Dissertation/Thesis Abstract

Modest Dress as Literacy Practice in English-Speaking Conservative Mennonite Groups
by Mong, Megan Lois, M.A., The University of North Dakota, 2018, 137; 10845634
Abstract (Summary)

English-speaking conservative Mennonites exercise a distinct set of dress practices that are not often understood by people outside the community. Advances in New Literacy Studies pave the way to understand their dress practices as a type of literacy. Multiple literacies work together to inform conservative Mennonite dress practices. One of these literacies is the reading and writing of religious texts. A second literacy is a form of heritage literacy where clothing functions as a multimodal text. Conservative Mennonites use their clothing to codify their Christian identity, gender roles and church affiliation. They intend their clothing to represent who they are to the people around them. A conservative Mennonite woman's head covering is a subversive, embodied text that corrects power imbalances they perceive between masculine and feminine. The results of viewing Mennonite dress practices through the lens of literacy show them to be a coherent sign system that passes between generations.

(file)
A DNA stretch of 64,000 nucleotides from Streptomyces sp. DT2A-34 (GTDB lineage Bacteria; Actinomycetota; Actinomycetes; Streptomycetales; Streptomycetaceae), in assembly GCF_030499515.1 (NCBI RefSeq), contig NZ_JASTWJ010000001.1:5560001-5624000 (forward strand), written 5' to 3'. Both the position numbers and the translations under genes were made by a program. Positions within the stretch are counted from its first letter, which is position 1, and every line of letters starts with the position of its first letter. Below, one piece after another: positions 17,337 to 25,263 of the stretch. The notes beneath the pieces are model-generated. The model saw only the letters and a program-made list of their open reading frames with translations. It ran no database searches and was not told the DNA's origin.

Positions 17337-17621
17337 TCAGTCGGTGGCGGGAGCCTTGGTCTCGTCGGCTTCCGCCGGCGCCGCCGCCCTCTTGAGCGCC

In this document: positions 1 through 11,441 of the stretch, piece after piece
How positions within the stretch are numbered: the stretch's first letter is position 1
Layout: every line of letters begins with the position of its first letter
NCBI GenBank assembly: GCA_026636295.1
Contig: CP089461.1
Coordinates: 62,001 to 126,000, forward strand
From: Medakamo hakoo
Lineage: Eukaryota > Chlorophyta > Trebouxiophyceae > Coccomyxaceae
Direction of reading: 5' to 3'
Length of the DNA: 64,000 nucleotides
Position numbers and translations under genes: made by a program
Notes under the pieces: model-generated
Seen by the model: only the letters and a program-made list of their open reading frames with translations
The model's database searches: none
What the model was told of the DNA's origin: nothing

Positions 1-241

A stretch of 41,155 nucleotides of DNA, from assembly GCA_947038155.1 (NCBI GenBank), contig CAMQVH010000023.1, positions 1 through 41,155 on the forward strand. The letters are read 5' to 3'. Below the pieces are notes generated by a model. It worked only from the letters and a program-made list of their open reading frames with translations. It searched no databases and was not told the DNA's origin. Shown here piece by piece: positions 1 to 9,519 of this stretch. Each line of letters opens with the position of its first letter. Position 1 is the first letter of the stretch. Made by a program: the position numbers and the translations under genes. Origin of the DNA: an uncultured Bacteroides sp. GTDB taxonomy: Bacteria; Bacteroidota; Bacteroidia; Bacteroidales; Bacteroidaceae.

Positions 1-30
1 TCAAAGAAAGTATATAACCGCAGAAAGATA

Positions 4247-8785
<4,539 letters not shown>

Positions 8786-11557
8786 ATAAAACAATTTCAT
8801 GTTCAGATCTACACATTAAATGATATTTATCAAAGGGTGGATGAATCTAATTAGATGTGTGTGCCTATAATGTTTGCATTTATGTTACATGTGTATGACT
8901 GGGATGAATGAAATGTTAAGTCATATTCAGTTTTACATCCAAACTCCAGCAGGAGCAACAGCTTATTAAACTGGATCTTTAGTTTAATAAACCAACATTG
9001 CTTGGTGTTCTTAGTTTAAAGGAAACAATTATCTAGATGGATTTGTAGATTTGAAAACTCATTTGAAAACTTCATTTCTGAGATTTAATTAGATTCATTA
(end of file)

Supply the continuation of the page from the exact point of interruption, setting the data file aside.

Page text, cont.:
Indexing (document details)
Advisor: Clifton, John M.
Commitee: Donehower, Kim, Fraiser, Douglas M.
School: The University of North Dakota
Department: Linguistics
School Location: United States -- North Dakota
Source: MAI 58/02M(E), Masters Abstracts International
Subjects: Fashion, Linguistics, American history
Keywords: Anabaptist, Clothing, Heritage literacy, Mennonite, Multimodality, New literacy studies
Publication Number: 10845634
ISBN: 978-0-438-39577-0
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